This instance, and with the encouragement of his friend, Kills Brave, Black Elk converted to Catholicism. On December 6th, 1904, Black Elk was baptized, and he gave up his medicine. Because he was baptized on the feast of Saint Nicholas, Black Elk was given the christian name, Nicholas Black Elk. When asked why he said, “My children have to live in this world”. On the reservation, the Lakota were not allowed to meet in large groups and were strictly forbidden to dance their “pagan” dances and sing their “pagan” songs.

In 1930, the acclaimed American poet John G. Neihardt interviewed Black Elk as an historical source for an epic poem he was writing on Wounded Knee. Recognizing Neihardt as a kindred spirit, Black Elk revealed to him the full drama of his vision, previously only described in bits and pieces to his own tribe. Inspired by Neihardt’s enthusiasm and belief in this power, Black Elk returned to the center of the world seen in his vision — 7,242 foot Black Elk (formerly Harney) Peak, tallest summit of the Black Hills, — and dressed traditionally for the first time in decades, he offered up a prayer to Wakan Tanka for his people.

He and Neihardt remained close friends. Black Elk endorsed the monument at Mount Rushmore (he blessed it the day before it opened), and gave medicine man performances annually to educate white people about his religion. He was a devoted Catholic who walked to church every Sunday even when he was dying of tuberculosis, and he raised an extensive family. Members of his family still live on his property in South Dakota.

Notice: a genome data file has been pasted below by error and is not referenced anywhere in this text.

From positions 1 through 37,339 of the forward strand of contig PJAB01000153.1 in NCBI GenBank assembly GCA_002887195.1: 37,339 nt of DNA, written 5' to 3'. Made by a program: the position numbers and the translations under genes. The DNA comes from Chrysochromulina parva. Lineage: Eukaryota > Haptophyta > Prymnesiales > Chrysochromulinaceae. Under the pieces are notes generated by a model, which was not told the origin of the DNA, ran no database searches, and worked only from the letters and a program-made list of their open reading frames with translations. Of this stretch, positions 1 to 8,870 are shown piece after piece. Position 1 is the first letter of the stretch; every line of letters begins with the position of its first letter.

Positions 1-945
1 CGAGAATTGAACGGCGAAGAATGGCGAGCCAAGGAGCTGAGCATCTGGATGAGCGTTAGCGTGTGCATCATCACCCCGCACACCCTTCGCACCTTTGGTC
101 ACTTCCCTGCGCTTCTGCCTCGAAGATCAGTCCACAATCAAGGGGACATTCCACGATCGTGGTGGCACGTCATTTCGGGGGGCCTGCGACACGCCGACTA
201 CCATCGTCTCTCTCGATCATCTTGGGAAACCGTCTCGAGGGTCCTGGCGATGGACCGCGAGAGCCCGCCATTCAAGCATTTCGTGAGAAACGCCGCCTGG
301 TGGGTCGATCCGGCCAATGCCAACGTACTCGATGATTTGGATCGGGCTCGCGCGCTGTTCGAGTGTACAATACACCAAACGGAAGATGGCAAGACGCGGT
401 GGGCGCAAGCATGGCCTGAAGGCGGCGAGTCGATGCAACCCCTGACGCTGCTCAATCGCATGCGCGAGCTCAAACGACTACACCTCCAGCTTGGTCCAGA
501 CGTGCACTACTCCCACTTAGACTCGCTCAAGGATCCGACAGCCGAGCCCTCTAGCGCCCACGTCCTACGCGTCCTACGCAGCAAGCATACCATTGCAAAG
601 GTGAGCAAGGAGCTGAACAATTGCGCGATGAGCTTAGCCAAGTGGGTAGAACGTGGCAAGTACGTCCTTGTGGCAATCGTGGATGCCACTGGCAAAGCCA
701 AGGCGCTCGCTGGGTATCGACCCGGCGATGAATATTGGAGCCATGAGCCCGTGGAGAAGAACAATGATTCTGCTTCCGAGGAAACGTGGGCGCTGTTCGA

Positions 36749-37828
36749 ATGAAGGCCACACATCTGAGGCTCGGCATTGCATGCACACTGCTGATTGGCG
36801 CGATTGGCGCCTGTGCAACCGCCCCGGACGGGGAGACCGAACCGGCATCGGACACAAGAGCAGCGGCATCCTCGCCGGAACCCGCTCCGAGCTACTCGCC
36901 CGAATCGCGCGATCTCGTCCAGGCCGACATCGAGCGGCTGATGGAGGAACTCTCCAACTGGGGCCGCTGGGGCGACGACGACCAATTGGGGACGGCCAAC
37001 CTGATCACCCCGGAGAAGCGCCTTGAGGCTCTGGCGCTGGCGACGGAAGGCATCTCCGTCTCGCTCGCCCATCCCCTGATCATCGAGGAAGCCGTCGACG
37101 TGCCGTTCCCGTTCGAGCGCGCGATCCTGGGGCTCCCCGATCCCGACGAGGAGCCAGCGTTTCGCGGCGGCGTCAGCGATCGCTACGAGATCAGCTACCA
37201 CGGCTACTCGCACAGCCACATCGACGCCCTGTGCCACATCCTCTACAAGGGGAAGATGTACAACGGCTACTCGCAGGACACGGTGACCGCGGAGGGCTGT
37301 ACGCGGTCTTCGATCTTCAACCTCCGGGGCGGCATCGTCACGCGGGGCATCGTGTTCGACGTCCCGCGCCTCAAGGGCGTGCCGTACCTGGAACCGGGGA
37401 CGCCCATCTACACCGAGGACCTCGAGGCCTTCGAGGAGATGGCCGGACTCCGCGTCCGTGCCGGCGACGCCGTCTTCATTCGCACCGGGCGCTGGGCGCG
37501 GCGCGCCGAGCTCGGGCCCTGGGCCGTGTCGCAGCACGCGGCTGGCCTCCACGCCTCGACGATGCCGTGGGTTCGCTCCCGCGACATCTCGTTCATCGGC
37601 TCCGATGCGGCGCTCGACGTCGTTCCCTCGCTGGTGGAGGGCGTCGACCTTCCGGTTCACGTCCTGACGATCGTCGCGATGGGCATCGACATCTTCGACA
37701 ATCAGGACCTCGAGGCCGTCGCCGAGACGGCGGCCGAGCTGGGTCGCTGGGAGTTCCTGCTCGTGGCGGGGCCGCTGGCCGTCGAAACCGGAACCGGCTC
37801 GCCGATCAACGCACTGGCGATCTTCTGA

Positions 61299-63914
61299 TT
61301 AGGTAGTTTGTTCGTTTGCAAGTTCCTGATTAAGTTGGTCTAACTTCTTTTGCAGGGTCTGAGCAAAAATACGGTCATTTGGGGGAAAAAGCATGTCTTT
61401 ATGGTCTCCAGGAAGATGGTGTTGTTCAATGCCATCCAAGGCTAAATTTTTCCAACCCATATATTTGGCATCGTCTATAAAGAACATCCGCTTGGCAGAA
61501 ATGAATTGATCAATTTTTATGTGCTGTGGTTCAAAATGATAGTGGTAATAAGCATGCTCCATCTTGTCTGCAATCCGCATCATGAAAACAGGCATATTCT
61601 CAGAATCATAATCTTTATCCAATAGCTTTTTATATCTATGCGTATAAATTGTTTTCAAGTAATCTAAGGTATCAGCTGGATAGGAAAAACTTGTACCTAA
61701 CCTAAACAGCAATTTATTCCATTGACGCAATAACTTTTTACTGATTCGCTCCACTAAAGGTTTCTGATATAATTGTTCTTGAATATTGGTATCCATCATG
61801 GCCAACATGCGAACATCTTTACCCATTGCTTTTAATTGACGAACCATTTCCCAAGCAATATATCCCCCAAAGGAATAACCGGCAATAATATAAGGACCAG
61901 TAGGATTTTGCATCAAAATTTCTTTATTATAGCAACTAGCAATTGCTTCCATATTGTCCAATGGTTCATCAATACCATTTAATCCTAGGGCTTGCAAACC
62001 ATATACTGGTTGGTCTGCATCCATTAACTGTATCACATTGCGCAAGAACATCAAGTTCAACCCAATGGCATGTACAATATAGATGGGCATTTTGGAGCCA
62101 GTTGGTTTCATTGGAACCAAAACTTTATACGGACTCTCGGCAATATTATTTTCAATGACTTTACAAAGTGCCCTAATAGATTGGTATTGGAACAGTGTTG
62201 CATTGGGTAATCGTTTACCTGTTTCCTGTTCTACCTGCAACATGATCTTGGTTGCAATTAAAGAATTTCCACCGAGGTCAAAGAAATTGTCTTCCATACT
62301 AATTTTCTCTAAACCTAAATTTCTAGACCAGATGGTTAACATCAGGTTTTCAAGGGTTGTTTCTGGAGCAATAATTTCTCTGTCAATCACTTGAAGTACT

Black Elk spent many years of his life as a catechist in the Catholic faith. As a catechist, he was allowed to help his people with money, group gatherings, and prayer. Black Elk cared for his people and raised his children, resolved to push aside his childhood vision. He often walked for miles to summon a priest to administer last rights. Lucy states that, “If anything ever went wrong with my children, if he prayed, I knew everything would be all right. He had a way, since he loved little children.” Black Elk’s religion was strong and had a drastic impact on many lives. Many of the people Black Elk used to care for as a medicine man came to him for advice, and many followed in his direction.

Black Elk remained a holy man of the Oglala Lakota Sioux until his death on the Pine Ridge Reservation in 1950. He was a visionary who believed that our dreams were wiser than our waking thoughts.

 


Sources:
Black Elk Speaks, by John Neihardt, University of Nebraska Press, 1932 Black Elk – the family speaks
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